For the first time ever, fossil-fueled transportation has moved ahead of electricity generation as the leading source of greenhouse gas emissions in the United States, according to data from the U.S. Department of Energy and Energy Information Administration.
Coal-fired power plants used to be the country’s biggest source of greenhouse gas emissions, producing as much as half of U.S. carbon pollution as recently as 2005. However, a wave of coal plant closures, the commissioning of lower-emitting natural gas facilities, and a more recent surge in solar and wind generation have brought the power sector’s emissions down by some 20% since then.
Meanwhile, after dipping down in the post 2008 recession, vehicle emissions have been rising, surpassing those from the power sector in February, Vox reports.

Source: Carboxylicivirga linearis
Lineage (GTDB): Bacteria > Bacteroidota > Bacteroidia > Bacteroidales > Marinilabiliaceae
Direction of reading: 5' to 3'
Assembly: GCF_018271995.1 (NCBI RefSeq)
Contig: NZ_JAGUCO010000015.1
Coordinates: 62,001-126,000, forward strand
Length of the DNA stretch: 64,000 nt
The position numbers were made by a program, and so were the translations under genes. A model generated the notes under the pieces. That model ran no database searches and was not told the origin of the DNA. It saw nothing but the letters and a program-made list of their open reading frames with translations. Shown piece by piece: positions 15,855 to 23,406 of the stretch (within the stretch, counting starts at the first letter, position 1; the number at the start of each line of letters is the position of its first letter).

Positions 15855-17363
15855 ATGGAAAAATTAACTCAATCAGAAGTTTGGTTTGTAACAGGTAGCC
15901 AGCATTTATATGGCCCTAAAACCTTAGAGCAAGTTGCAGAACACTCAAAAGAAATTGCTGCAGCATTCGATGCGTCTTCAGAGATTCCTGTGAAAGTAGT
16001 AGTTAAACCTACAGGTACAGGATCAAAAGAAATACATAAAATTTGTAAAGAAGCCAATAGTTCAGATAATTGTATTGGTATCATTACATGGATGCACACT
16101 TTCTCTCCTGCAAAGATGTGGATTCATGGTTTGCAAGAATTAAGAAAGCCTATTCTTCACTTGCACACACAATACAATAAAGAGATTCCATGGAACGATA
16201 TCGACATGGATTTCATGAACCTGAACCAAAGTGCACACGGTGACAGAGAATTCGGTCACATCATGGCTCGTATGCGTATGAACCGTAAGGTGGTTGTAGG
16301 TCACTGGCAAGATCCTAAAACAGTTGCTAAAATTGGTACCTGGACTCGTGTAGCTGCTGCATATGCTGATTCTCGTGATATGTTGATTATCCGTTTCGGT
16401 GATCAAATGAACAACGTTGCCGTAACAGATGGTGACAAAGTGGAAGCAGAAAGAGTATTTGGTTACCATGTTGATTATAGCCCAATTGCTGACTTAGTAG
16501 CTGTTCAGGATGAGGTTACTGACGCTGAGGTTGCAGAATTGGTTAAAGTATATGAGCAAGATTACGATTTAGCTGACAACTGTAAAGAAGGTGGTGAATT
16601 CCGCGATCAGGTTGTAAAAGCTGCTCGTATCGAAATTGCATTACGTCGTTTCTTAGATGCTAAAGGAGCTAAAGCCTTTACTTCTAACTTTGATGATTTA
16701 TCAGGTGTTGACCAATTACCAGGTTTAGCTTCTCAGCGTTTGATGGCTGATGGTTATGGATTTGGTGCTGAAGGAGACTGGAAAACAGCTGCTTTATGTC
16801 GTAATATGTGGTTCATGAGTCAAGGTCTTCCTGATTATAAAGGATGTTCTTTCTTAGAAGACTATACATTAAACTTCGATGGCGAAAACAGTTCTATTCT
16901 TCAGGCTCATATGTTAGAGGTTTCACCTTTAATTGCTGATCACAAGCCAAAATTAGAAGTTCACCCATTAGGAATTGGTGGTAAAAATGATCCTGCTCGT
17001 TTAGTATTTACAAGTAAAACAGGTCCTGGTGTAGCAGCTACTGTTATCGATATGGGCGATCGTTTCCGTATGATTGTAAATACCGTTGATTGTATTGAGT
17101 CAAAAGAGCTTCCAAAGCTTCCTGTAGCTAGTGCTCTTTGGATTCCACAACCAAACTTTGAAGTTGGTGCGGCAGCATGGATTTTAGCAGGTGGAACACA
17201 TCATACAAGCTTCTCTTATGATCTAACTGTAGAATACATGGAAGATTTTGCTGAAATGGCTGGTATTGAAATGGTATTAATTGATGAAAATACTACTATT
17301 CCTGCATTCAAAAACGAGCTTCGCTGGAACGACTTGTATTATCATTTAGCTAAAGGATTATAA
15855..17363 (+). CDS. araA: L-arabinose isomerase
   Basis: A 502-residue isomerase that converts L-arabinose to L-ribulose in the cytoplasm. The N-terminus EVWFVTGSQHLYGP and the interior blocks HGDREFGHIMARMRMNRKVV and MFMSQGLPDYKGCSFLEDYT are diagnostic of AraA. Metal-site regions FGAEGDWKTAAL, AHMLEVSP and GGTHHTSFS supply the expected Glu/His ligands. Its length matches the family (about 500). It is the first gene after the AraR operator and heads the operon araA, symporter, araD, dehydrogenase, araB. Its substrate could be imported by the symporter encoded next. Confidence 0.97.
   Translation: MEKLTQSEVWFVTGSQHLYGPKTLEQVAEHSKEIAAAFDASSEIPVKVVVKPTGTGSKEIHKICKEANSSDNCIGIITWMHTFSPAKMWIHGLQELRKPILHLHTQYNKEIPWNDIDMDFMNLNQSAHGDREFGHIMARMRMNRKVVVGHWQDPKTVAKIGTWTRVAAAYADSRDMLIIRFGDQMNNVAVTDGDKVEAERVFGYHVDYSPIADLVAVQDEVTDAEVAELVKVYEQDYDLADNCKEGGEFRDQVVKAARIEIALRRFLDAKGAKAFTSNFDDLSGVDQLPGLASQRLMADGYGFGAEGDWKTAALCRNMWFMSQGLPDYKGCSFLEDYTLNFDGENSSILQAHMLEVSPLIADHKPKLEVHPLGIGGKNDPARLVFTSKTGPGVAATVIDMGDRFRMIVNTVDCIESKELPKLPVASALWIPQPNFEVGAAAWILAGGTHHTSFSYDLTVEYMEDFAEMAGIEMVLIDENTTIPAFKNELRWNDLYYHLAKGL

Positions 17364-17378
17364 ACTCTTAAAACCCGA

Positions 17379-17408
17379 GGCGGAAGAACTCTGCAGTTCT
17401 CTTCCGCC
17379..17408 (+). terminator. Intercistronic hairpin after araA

“Oil,” the outlet says, “remains by far the dominant source of fuel for cars, trucks, and planes, and there’s no readily available substitute here”—at least not until electric vehicles begin to roll off sales lots in larger numbers.
Moreover, as a recent study by the University of Michigan Transportation Research Institute reported a year ago, “where energy intensity is defined as ‘the amount of energy needed to transport one person a given distance,’ driving today is actually considerably more energy intensive than flying.”
The Obama administration raised vehicle fuel economy standards that “have certainly kept a lid on emissions,” Vox notes. “But right now, they’re being offset by the impacts of low oil prices. Americans are shifting back to gas-guzzling SUVs and they’ve been driving more miles.”
Indeed, Downstream Today reports that Americans are taking more road trips, pushing gasoline consumption to 9.4 million barrels per day in March 2016—up 350,000 bpd from a year ago. The same outlet forecasts that gasoline consumption in the country will set a record this summer, “as the lowest pump prices in more than a decade encourage Americans to take to the roads.”
And not only Americans. “Britain’s consumption of road fuel is growing at the fastest rate for more than a decade,” DT adds in another report, “as the impact of economic growth and lower prices more than offsets improvements in vehicle efficiency.”